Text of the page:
Gandangara

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The Gundangara (also spelt Gundungara and Gundungurra) are a clan of Indigenous Australians in south-eastern New South Wales, Australia. Their traditional lands include present day Goulburn and the Southern Highlands.

Location[edit]

The Gandangara lived in the south-east region of New South Wales from the Nepean River to about Lake George, neighbours of the Dharug, Tharawal, Yuin, Ngunawal and Wiradjuri peoples.[1]

Norman Tindale recorded the location of the Gundangara as:

At Goulburn and Berrima; down Hawkesbury River (Wollondilly) to about Camden. Feld seems to record their later-day movements rather than their original tribal limits. Their tribal name incorporates terms meaning 'west' and 'east.'[2]

History[edit]

In 1802, the explorer Francis Barrallier met the Gundungara people as his party moved through "The Cowpastures" southwest of Sydney, through the Nattai to the Wollondilly River and up to the heights above where Yerranderie now stands. Barrallier noted in his journal that the Gundungara "themselves build huts for the strangers they wish to receive as friends."[3]

In 1816, fourteen people were killed near Appin by troops sent by Governor Macquarie during punitive expeditions to capture and kill the Aborigines who had been involved in response to some attacks by Aborigines between 1814 and 1816. The Gundungara killed had probably not been involved in the earlier attacks.[4][5]

In 1828, there was some interaction between the Surveyor-General, Thomas Mitchell, and the Gandarangara, near Mittagong. Mitchell was supervising road construction. The Gandarangara are said to have composed a cheeky song about the building of the road (perhaps with appropriate mimicry): Road goes creaking long shoes, Road goes uncle and brother white man see. It must have seemed that building a road just to visit kin was unnecessary effort. Men from the Gandarangara also acted as guides for Mitchell at the time.[1]

The Gundungara people were apparently badly affected by an influenza epidemic of 1846/47, which was particularly severe. In 1848, the Goulburn Bench of Magistrates estimated the number of Aborigines in Goulburn to be 25.[6]

Beliefs[edit]

The Gandangara beliefs have been recorded as:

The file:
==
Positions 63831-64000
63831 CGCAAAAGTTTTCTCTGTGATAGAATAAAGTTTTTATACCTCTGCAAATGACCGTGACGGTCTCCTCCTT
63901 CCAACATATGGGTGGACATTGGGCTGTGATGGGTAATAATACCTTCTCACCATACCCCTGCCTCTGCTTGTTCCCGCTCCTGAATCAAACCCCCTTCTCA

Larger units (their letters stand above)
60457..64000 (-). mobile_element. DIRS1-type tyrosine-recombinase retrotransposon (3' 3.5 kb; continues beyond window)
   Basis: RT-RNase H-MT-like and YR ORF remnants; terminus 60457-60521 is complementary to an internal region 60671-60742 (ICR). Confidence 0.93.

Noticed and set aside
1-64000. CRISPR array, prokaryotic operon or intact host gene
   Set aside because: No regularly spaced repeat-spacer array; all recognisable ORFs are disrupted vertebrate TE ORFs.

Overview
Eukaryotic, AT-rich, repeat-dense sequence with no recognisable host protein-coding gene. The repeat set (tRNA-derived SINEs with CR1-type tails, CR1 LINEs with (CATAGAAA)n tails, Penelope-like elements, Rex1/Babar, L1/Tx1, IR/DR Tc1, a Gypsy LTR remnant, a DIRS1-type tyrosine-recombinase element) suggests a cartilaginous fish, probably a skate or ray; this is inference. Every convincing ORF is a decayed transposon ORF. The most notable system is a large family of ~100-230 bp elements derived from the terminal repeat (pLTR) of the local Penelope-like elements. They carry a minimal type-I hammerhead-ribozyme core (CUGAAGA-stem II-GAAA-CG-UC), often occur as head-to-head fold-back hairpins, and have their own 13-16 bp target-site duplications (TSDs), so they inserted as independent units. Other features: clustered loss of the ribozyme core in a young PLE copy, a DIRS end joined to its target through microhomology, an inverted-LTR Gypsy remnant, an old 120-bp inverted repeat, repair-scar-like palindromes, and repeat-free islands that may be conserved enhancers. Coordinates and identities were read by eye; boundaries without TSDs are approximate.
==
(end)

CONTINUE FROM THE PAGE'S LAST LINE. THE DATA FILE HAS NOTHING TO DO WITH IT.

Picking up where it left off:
The Gandangara believed in animal-people who lived in the dreaming and were known as the burringilling . They lived in clouds, mountains, dense scrub, trees or water holes. Some could change the shape of their body, disappear underground, or change the landscape. Sometimes they had magical weapons or were helped by magical dogs.

Most important of the burringilling was Dharamulan. The mythological basis for the initiation is that when the novices were brought to the place where the initiation ceremony was carried out, they had rugs placed over their heads so that they could see nothing. Dharamulan caught a boy and hit him on the back of the head, which caused one of his front upper incisors to fall out. The tooth became gunnabillang, or rock crystal, a stone used in the initiation ceremonies.

Eventually, dharamulan went into different kinds of trees, where he lived except during the times when the initiation ceremonies occur. The piece of wood which is cut from a tree to make a bullroarer is sometimes called a dharamulan, because the noise it makes represents his voice.[5]

Burringilling, from the Tharawal language, can be translated as 'Walking Together' and was the name of a 1993 celebration in Minto, New South Wales, part of the International Year of the World's Indigenous People.[7]

The Gandarangara, like the Tharawal people, buried their dead in the upright position. Important people were wrapped in bark and placed in trees, often surrounded by carved trees.[5]

See also[edit]

References[edit]

  1. ^ a b Encyclopaedia of Aboriginal Australia, cited in "Goulburn:Aborigines". Archive associated with Australia Street project. University of Technology, Sydney. Retrieved 2006-07-11. 
  2. ^ Tindale, Norman (1974). "Gandangara (NSW)". Aboriginal Tribes of Australia. South Australian Museum. Retrieved 2006-07-11. [dead link] Note: SA Museum caveat - Please be aware that much of the data relating to Aboriginal language group distribution and definition has undergone revision since 1974. Please note also that this catalogue represents Tindale's attempt to depict Aboriginal tribal distribution at the time of European contact.
  3. ^ Fragments of a Song - A Brief Search for Historical Truth
  4. ^ "British law and guerilla war". Australian History > Aborigines. hi.com.au (Heinemann Interactive). Retrieved 2006-07-11. 
  5. ^ a b c Kohen, James, The Darug and their Neighbours, cited in "Goulburn:Aborigines". Archive associated with Australia Street project. University of Technology, Sydney. Retrieved 2006-07-11. 
  6. ^ Goulburn Heritage Study (1981) cited in "Goulburn:Aborigines". Archive associated with Australia Street project. University of Technology, Sydney. Retrieved 2006-07-11. 
  7. ^ "Council for Aboriginal Reconciliation Annual Report 1993-1994 - Burringilling". Reconciliation and Social Justice Library. Indigenous Law Resources (AustLII). 2001. Retrieved 2006-07-11. 

External links[edit]